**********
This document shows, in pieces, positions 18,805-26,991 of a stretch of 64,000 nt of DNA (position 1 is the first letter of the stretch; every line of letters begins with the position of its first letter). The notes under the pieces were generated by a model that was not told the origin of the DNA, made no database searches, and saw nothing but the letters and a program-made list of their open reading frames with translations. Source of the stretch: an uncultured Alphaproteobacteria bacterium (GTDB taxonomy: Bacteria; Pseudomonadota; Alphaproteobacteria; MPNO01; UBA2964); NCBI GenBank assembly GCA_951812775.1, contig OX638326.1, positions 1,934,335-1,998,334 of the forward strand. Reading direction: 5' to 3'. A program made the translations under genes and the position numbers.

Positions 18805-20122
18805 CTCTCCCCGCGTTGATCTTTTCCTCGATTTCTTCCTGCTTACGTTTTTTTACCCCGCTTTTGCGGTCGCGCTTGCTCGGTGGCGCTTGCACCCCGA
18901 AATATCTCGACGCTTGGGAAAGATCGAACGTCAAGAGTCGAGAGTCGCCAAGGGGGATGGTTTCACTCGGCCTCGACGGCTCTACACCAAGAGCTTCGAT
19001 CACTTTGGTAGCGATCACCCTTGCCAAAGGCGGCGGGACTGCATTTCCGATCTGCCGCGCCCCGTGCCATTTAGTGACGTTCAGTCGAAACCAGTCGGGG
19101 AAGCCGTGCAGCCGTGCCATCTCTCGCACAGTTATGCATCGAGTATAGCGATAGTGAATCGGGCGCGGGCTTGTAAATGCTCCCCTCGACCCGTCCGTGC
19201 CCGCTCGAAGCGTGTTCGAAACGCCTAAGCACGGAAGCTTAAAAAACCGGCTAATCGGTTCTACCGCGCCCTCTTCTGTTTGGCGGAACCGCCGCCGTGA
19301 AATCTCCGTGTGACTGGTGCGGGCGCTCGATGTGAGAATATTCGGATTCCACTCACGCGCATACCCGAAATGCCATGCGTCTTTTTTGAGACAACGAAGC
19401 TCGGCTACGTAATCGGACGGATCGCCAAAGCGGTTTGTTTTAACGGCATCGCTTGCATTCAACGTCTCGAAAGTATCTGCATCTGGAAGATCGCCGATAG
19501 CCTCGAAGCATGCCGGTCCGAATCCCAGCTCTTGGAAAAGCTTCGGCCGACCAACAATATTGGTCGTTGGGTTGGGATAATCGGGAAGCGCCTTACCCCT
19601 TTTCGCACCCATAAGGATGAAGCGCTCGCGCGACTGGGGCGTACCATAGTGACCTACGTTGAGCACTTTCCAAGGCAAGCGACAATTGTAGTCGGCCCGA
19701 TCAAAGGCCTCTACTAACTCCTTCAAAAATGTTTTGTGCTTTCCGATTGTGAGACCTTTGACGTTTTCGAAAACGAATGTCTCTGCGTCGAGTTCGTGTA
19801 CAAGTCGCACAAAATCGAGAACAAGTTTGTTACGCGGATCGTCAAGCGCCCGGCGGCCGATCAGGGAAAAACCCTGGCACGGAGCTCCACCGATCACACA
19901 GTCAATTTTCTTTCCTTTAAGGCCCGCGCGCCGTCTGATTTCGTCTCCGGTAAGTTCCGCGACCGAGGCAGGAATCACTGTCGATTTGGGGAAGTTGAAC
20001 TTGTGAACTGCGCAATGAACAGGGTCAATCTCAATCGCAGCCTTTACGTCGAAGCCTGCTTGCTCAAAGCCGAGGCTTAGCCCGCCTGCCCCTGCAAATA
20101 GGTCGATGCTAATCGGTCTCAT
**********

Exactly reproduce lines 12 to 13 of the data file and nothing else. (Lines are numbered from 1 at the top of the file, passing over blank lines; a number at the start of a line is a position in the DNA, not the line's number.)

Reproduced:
19701 TCAAAGGCCTCTACTAACTCCTTCAAAAATGTTTTGTGCTTTCCGATTGTGAGACCTTTGACGTTTTCGAAAACGAATGTCTCTGCGTCGAGTTCGTGTA
19801 CAAGTCGCACAAAATCGAGAACAAGTTTGTTACGCGGATCGTCAAGCGCCCGGCGGCCGATCAGGGAAAAACCCTGGCACGGAGCTCCACCGATCACACA